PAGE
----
Posts Tagged ‘feminism’

2012 7 Dec

The Future of S&M

If you do not define yourself, you will be defined by others — for their use and to your detriment.

~ a friend of mine in the S&M community

* * *

Back in 2008, I had just started writing this blog and curating my sex-positive film series, and I met the seminal S&M writer Gayle Rubin while volunteering at the Leather Archives. I was really excited to meet her. I remember trying to explain that I thought we were at a cultural tipping point about S&M and maybe sexuality in general. She asked where my film series was hosted, and I said I was working with Jane Addams Hull-House Museum — a famous and historic feminist site — at which point Ms. Rubin choked on her coffee. (I don’t know if she remembers this the way I do; maybe she doesn’t remember meeting me at all.)

I thought I was riding a wave, and at this point, I know I was right. My film series was only supposed to go nine months, but it succeeded massively and lasted four years (the final screening will be next Tuesday!). I’ve had other professional success too (buy my book The S&M Feminist!) … but what’s more important is that my topics become more legit every day, and there are lots of other people exploring them too.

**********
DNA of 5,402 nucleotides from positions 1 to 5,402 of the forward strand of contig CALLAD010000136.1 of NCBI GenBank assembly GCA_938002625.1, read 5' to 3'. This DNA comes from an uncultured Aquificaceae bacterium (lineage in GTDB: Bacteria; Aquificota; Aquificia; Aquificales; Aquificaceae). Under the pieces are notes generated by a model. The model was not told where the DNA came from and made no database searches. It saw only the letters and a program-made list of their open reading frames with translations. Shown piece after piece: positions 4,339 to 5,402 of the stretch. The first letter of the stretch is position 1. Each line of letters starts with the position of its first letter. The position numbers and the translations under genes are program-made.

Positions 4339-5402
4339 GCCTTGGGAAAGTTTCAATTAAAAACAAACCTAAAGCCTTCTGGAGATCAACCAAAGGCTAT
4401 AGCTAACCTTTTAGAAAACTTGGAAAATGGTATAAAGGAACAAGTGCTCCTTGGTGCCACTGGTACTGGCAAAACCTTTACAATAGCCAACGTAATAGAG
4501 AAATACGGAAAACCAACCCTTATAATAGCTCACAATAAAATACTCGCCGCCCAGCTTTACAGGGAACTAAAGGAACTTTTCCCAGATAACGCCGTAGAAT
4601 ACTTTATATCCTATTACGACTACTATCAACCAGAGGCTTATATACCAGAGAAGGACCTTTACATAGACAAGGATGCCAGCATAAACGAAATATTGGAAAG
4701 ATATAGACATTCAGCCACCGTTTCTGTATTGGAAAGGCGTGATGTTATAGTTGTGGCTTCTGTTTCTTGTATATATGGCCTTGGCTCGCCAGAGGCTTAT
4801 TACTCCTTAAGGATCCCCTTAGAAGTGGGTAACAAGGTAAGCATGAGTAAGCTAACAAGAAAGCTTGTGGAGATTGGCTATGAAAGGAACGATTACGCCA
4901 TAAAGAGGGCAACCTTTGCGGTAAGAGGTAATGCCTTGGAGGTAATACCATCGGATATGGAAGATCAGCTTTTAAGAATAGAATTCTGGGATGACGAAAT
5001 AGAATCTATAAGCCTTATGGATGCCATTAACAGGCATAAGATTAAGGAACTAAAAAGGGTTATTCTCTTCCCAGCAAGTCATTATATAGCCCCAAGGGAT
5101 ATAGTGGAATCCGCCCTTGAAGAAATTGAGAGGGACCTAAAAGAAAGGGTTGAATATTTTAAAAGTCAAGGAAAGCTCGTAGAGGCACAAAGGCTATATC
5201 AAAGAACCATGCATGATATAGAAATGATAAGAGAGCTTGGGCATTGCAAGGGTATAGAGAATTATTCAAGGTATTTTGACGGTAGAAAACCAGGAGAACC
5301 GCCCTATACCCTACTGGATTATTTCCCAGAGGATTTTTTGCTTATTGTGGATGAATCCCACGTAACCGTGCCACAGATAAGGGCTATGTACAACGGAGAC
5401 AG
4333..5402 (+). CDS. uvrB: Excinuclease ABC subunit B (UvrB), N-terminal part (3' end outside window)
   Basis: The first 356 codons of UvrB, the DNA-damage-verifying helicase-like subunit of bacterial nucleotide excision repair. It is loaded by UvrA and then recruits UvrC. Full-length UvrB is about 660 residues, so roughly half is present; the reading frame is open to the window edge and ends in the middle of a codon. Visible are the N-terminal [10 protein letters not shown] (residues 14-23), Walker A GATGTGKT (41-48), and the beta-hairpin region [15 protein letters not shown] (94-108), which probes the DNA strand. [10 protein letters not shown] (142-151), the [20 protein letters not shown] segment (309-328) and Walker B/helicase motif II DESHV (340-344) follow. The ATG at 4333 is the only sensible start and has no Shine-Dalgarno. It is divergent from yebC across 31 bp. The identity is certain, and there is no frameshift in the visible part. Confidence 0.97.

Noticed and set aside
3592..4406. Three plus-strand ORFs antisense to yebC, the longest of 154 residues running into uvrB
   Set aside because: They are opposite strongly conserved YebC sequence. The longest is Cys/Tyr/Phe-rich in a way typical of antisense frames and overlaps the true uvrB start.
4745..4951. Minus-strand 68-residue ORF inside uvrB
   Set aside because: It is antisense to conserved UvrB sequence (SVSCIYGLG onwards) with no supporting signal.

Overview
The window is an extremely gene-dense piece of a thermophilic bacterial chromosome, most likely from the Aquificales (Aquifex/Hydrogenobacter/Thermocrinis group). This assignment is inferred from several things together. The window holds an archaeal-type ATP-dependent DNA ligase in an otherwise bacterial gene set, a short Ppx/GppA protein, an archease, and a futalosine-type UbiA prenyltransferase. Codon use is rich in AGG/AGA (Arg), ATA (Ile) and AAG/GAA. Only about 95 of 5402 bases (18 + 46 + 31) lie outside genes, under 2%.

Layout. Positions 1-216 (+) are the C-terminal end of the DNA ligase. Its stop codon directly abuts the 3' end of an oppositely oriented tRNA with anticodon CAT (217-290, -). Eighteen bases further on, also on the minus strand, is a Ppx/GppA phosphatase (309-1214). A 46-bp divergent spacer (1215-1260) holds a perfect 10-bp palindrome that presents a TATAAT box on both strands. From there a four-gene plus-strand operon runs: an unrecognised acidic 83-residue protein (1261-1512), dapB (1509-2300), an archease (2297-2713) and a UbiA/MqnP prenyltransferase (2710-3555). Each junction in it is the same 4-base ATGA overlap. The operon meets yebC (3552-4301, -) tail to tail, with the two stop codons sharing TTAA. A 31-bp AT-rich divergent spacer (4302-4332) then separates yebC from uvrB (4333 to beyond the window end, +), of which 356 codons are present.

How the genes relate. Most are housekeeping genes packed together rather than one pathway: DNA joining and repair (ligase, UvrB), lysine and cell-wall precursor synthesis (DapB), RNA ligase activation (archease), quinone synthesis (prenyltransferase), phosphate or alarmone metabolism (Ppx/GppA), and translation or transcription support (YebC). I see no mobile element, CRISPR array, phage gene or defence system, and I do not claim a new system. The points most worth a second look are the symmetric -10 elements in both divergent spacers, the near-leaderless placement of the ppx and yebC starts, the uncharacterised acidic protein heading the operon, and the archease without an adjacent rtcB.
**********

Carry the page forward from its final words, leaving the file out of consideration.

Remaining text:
Firstly, almost nobody is trying to ignore S&M or shut down public S&M discussions anymore. Secondly, the idea that S&M should be integrated with feminism and other gender/sex subcultures is not very controversial anymore. Not only did Fifty Shades of Grey grab massive sales this year; mainstream feminist speakers actually defended S&M when the commentary rolled around, and Bitch Media ran a series on S&M. There is surprisingly sophisticated knowledge of consent tactics in the mainstream; in late 2009, I even saw an article where the author said that she associated safewords with “humorless third wave feminists.” If I had been drinking coffee, I would have choked on it. Safewords? Humorless feminists? Wow.